On this day we commemorate the martyrdom of St. James the Mangled. He was a soldier in the army of Sakrod, the son of Sapor, King of Persia. Because of his courage and his uprightness, he was promoted to the highest rank in the King's court. He found favor and access to the King, who even counselled with him in many affairs. In this way, the King influenced St. James greatly to the extent that he turned his heart away from worshipping the Lord Jesus Christ.

When his mother, his wife and his sister heard that he adopted the King's belief they wrote to him saying: "Why have you forsaken the faith in the Lord Jesus and worshipped created objects, as the fire and the sun? If you persist in what you are doing, we will disown you and you will become a stranger to us". When he read their letter he wept and said: "If by doing that, I have become a stranger to my own family and my people, how would the situation be with my Lord Jesus Christ?" He resigned from the King's service and devoted his time to reading the Holy Books.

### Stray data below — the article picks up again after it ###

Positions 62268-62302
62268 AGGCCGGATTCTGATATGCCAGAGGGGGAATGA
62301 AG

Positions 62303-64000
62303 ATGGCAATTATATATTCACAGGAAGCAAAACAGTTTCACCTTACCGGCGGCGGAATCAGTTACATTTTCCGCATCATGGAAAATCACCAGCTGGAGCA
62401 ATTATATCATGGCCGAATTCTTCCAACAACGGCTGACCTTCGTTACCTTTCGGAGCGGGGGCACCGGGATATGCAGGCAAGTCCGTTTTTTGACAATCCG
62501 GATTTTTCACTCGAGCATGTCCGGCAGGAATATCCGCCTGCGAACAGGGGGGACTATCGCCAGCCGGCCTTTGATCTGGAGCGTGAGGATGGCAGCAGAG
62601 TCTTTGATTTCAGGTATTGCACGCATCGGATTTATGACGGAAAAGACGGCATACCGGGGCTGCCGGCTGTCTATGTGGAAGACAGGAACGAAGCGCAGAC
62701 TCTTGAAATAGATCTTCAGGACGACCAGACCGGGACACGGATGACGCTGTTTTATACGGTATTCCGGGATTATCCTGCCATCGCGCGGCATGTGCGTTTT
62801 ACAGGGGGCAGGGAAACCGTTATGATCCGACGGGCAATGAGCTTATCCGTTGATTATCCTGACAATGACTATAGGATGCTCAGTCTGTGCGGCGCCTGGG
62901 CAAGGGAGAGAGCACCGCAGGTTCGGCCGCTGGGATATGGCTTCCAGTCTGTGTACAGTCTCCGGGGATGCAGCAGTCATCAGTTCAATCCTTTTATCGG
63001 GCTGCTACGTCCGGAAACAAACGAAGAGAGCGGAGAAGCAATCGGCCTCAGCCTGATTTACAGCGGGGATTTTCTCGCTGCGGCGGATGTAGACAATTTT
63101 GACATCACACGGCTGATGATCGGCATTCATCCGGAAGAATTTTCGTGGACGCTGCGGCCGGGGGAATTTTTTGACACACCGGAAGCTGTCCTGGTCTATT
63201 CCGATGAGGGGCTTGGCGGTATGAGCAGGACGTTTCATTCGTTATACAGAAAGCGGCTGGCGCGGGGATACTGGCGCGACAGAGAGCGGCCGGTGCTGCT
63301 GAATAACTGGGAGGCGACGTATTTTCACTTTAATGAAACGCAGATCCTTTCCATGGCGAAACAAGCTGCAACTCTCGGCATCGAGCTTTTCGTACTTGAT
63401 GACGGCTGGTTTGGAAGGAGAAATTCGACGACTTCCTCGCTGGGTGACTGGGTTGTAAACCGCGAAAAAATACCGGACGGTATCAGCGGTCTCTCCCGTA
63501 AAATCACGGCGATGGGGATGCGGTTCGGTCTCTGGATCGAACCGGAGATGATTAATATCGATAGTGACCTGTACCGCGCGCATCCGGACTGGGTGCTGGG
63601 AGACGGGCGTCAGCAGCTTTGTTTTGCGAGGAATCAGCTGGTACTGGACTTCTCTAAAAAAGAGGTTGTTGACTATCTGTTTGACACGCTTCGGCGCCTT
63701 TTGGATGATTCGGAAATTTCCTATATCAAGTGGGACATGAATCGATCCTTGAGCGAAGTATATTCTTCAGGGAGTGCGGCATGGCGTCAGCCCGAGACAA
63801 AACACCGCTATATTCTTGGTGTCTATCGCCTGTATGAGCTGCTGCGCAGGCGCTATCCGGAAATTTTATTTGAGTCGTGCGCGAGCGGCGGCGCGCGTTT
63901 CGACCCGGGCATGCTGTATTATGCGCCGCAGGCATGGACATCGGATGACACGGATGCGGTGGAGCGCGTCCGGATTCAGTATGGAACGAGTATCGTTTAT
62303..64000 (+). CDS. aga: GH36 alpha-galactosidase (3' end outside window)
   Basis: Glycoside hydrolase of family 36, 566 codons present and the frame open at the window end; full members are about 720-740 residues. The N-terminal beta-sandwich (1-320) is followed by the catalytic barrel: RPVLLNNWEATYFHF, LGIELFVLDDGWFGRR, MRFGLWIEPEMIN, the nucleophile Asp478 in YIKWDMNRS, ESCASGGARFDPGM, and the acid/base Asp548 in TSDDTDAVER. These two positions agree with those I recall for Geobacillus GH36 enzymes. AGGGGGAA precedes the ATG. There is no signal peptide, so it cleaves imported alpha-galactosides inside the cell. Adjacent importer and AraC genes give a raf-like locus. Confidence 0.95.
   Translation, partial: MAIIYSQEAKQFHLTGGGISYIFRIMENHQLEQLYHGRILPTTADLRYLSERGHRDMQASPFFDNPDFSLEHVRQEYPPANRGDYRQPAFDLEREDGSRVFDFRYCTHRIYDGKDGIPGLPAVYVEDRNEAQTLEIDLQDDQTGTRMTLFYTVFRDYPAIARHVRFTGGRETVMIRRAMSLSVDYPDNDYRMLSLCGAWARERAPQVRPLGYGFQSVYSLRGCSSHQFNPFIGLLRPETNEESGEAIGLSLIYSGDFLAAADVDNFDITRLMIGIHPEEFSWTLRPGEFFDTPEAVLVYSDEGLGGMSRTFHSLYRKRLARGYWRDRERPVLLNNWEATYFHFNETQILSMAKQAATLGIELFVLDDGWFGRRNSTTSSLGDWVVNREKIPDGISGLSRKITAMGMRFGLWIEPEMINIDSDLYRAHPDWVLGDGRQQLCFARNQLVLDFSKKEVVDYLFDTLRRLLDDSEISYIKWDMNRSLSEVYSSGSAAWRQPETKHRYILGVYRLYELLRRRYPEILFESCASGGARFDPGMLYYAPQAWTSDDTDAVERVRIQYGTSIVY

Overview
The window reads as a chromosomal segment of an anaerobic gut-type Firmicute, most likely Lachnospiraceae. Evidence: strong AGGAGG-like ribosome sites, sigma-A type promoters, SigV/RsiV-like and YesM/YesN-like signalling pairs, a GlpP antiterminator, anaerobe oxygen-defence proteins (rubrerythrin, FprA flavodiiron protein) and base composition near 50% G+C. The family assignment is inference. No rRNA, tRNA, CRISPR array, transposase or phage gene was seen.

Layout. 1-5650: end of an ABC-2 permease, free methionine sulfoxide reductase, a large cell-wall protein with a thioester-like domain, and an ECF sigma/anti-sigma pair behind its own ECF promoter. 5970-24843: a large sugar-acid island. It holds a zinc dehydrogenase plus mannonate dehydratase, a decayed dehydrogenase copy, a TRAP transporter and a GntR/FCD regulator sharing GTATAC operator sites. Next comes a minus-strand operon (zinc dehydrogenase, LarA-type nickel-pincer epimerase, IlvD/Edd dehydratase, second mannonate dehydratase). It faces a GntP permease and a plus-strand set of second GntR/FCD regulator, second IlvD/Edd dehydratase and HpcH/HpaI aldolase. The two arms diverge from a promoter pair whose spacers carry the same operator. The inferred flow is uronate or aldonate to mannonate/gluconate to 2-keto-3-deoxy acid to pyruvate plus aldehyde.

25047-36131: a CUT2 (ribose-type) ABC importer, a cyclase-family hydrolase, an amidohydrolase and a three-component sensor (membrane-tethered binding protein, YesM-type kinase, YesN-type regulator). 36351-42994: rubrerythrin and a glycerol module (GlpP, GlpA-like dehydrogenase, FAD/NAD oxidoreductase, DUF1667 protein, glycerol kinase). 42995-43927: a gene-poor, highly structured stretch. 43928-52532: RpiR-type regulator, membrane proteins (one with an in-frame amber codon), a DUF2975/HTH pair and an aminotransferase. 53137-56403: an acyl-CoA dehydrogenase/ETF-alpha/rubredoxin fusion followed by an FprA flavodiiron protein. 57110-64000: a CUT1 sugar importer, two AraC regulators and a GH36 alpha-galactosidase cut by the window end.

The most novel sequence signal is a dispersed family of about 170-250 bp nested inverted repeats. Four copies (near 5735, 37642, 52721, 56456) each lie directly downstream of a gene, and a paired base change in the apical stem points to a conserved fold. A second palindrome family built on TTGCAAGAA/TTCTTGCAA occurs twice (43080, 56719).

When the news reached the King, he summoned him. When he saw the change that had befallen him, he ordered that he be beaten severely and if he did not change his belief, he was to be cut up with knives.

They cut off his fingers, his hands, his legs and his arms. Each time they cut off a member of his body, he praised the Lord and sang this Psalm: "Have mercy upon me O God, According to Your lovingkindness" (Psalm 51:1). Eventually, nothing was left of him except his head, his breast and loins.